A fortnight later, the fields of Sweet Apple Acres glittered below Derpy like diamonds, as sunlight scintillated off last night’s raindrops. The first crops of the season had begun poking tender shoots through the damp earth and unfurling pale leaves. As she sped over the verdant farmland and browsing livestock, she didn’t encounter the usual cloud of mouthwatering fragrance.
I always come away from here hungry, she thought. My muffins never last long after this stop. She flitted up the front walk, but could already see that Big Mac was otherwise engaged today in helping Applejack dislodge a cart from its muddy confinement. It just makes sense to go ahead and have lunch here. If he’d ever speak up, that is.
Derpy left the day’s delivery of chicken wire and a replacement plow blade with Granny Smith, and gave Big Mac a friendly wave on her way out, earning a smile in response. Oh, well. There’s always tomorrow. But I smile and wave at him all the time. Can he really be that thick-headed?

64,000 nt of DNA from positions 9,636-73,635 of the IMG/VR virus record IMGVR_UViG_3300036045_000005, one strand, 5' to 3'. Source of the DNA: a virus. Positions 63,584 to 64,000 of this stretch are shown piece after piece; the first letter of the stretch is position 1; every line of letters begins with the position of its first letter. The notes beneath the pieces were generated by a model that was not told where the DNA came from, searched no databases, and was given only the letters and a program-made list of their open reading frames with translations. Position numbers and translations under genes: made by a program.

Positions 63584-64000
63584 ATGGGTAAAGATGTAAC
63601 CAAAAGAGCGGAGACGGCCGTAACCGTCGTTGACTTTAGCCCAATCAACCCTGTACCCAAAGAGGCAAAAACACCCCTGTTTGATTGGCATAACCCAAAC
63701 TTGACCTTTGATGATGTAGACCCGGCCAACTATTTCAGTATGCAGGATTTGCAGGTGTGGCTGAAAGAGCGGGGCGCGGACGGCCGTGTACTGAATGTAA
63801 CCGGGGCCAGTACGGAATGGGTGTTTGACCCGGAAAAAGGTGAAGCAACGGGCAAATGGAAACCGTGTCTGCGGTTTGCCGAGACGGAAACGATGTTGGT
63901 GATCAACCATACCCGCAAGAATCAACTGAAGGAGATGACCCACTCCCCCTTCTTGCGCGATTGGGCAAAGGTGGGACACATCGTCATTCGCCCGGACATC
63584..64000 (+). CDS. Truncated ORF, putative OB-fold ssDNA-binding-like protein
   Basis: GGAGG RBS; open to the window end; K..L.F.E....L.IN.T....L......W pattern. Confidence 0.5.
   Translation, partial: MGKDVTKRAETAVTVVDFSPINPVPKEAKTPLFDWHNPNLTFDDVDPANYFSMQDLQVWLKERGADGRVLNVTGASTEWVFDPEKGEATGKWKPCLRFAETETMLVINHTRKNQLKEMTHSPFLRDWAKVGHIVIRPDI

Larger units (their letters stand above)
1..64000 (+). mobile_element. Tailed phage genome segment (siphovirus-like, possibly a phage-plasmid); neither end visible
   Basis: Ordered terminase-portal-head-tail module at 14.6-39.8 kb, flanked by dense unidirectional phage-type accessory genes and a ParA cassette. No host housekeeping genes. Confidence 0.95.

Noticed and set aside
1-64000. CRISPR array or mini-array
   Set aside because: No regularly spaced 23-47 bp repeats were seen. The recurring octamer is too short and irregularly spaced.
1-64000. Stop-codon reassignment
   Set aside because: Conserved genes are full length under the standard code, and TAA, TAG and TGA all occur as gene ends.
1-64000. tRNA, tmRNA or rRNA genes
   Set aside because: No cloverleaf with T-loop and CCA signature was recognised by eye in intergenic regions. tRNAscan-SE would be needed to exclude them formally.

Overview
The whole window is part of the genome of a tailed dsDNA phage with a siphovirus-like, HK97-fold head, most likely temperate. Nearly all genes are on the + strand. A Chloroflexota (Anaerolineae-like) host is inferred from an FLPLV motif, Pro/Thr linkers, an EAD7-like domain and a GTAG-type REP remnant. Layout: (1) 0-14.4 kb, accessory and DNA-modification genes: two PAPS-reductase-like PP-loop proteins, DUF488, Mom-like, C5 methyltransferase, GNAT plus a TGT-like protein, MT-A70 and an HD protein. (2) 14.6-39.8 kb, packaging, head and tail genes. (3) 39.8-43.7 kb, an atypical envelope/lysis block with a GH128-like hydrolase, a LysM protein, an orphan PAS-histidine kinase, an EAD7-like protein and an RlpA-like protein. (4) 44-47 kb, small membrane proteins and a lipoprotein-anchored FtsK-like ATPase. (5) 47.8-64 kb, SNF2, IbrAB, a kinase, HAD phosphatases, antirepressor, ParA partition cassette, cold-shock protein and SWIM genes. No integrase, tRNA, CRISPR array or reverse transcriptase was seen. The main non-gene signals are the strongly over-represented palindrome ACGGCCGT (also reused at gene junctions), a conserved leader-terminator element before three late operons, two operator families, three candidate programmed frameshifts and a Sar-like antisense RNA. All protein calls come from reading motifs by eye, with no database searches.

“Big Mac!” She whipped around at the sound of Applejack’s admonition in time to see his startled expression, as he averted his gaze from Derpy to refocus his attention on his task.
The pegasus couldn’t help but chuckle quietly, but her mirth soon faded. C’mon, Big Mac, it’s not that hard…
Interlacing snippets of graceful birdsong lofted about the trees on this fine mid-spring day. It was nearly noon, which meant that today’s shipment was due at any minute. A small tin bell just inside the homestead’s front door signaled Derpy’s arrival, and Big Macintosh answered the jangling summons once again, having carefully scheduled his lunch breaks so that he would always be the one to greet her.
“Hey, Derpy, how’s it goin’?” he ventured, his words directed down toward the welcome mat. The smells of blended herbs and fresh bread poured through the doorway.
He actually spoke first? she thought, then gave him her most winsome smile. “Pretty well, I guess. Nothing too exciting, but at least I get to go for a long fly every day.”